\[\eta = [\ln(\pi_k/\pi_K);0]\] \[T(x) = [x]\] \[A(\eta) = -\ln(1-\sum_{k=1}^{K-1}\pi_k) = \ln(\sum_{k=1}^{K}e^{\eta_k})\] \[h(x) = 1\] \[\mu_{MLE}=\frac{1}{N}\sum_n x_n\]


\[\eta = \log \lambda\] \[T(x) = x\] \[A(\eta) =\lambda = e^\eta\] \[h(x)=\frac{1}{x!}\] \[\mu_{MLE}=\frac{1}{N}\sum_n x_n\]

Generalized Linear Models

There are various conditional density estimation tasks that can be viewed as two-node GMs (see supplementary section for examples). Many are instances of Generalized Linear Models.

Generalized linear model (GLM) is a flexible generalization of ordinary linear regression that allows the linear model to be related to response variables via a link function, that have error distribution models other than a normal distribution. For example both linear regression and logistic regression can be unified by generalized linear model.



We model the expecatation of \(y\): \(E_p(\mathbf{y)} = \mu = f(\theta^T\mathbf{x})\)

The observed input \(\mathbf{x}\) is assumed to enter into the model via a linear combination of its elements, and the conditional mean \(\mu\) is represented as a function \(f(\xi)\) of \(\xi\), where f is known as the link function of \(\xi=\theta^T\mathbf{x}\). The observed output \(\mathbf{y}\) is assumed to be characterized by an exponential family distribution with conditional mean \(\mu\).

Example 1: Linear Regression

Let’s take a quick recap on Linear Regression.

Assume that the target variable and the inputs are related by:

\[y_i = \theta^T x_i + \epsilon_i\]

where \(\epsilon\) is an error term of unmodeled effects or random noise.

Now assume that $\epsilon$ follows a Gaussian distribution \(N(0, \sigma)\), then

\[p(y_i|x_i;\theta) = \frac{1}{\sqrt{2\pi}\sigma}\exp(-\frac{(y_i -\theta^T\mathbf x_i)^2}{2\sigma^2})\]

We can use te LMS algorithm, which is a gradient ascent/descent approach, to estimate the parameter.

Example 2: Logistic Regression (sigmoid classifier, perceptron, etc.)

The condition distribution is a Bernoulli:

\[p(y|x) = \mu(x)^y (1-\mu(x))^{1-y}\]

where \(\mu\) is a logistic function

\[\mu(x) = \frac{1}{1+e^{-\theta^T x}}\]

We can use the brute force gradient method as in LR. But we can also apply generic laws by observing the \(p( y \vert x )\) is an exponential family function - a generalized linear model.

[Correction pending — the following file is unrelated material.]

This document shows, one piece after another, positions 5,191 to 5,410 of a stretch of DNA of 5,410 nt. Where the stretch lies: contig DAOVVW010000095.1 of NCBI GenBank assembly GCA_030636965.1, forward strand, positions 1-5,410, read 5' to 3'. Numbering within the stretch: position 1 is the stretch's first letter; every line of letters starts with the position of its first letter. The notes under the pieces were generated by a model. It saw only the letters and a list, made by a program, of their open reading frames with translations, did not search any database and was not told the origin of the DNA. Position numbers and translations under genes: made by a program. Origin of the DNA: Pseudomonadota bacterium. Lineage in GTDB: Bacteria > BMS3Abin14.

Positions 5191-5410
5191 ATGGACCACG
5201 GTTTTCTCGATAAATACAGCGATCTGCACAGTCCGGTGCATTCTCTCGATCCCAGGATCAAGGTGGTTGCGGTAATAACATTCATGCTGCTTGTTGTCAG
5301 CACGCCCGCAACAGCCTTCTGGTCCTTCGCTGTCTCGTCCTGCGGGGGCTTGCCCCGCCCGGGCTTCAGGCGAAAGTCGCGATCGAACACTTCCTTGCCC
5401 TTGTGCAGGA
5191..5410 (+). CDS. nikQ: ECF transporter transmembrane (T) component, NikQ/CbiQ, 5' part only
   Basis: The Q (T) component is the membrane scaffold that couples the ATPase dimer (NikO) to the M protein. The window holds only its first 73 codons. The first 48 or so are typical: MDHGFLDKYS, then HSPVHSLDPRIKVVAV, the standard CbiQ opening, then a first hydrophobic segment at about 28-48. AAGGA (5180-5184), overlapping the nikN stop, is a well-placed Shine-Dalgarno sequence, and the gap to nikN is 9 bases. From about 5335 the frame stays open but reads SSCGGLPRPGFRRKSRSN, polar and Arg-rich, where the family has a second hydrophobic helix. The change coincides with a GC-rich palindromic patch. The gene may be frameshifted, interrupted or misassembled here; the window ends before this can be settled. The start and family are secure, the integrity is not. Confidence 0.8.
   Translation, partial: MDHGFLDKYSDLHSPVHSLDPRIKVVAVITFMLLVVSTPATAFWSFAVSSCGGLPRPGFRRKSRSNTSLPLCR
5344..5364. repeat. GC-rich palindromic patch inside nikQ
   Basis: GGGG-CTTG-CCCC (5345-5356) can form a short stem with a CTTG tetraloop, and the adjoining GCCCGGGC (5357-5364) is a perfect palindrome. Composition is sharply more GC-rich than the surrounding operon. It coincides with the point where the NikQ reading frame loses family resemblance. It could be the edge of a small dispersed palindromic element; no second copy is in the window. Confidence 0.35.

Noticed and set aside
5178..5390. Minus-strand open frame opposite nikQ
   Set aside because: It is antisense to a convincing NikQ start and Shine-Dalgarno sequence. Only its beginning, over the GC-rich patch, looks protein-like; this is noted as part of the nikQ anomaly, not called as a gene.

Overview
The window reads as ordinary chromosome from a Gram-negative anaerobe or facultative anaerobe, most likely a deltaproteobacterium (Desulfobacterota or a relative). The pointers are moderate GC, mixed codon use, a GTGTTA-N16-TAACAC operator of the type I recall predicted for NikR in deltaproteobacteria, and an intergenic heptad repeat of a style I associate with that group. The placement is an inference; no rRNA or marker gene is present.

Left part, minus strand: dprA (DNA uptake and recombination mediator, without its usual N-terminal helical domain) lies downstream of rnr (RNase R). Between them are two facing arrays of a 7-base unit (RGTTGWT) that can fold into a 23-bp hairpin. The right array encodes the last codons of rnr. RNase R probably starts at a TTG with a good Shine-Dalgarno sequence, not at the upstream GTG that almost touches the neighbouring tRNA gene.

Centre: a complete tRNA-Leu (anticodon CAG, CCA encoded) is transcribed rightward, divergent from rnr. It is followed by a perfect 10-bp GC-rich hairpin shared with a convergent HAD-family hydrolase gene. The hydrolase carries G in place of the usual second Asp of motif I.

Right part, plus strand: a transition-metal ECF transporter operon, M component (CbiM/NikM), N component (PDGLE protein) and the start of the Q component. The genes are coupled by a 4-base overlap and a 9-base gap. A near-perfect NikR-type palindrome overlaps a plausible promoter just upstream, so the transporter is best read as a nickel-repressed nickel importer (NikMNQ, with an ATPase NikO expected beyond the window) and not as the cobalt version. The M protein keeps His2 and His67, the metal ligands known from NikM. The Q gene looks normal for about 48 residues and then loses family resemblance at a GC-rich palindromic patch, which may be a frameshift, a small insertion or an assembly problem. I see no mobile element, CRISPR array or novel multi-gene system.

More examples: parameterizing graphical models

Markov random fields

\(p(\mathbf x) = \frac{1}{Z}\exp\{ -\sum_{c\in C} \phi_c(\mathbf x_c)\} = \frac{1}{Z}\exp\{-H(\mathbf x)\}\) \(p(X) = \frac{1}{Z}\exp\{\sum_{i,j\in N_i}\theta_{ij}X_iX_j+\sum_i\theta_{i0}X_i\}\)

Restricted Boltzmann Machines

\[p(x,h|\theta) = \exp\{\sum_i \theta_i \phi_i(x_i)+\sum_j \theta_j \phi_j(x_j)+\sum_{i,j} \theta_{i,j} \phi_{i,j} (x_{i},h_j )-A(\theta)\}\]

Conditional Random Fields

\(p_\theta(y \vert x) = \frac{1}{Z(\theta,x)}\exp\{\sum_c\theta_cf_c(x,y_c)\}\)


Example canonical response functions


\[\ell = \sum \limits_n \log h(y_n)+\sum \limits_n(\theta^Tx_ny_n-A(\eta_n))\]

Derivative is

\[\frac{d\ell}{d \theta}=\sum_n(x_ny_n-\frac{dA(\eta_n)}{\eta_n}\frac{d\eta}{d\theta})=\sum_nx_n(y_n-\mu_n)=X^T(y-\mu)\]

which is a fixed point function since \(\mu\) is a function of \(\theta\).

Iteratively Reweighted Least Squares (IRLS)

Recall that the Hessian matrix \(H=-X^T WX\), and \(\theta^*=(X^TX)^{-1} X^T y\) in least mean square optimization, we use Newton-Raphson method with cost function \(\ell\):


where the response is:


Hence, this can be understood as solving the Iteratively reweighted least squares problem. \(\theta^{t+1}=arg\min_\theta(z-X\theta)^T(z-X\theta)\)

Global and local parameter independence

Simple graphical models can be viewed as building blocks of complex graphical models. With the same concept, if we assume the parameters for each local conditional probabilistic distribution to be globally independent, and all nodes are fully observed, then the log-likelihood function can be decomposed into a sum of local terms, one per node: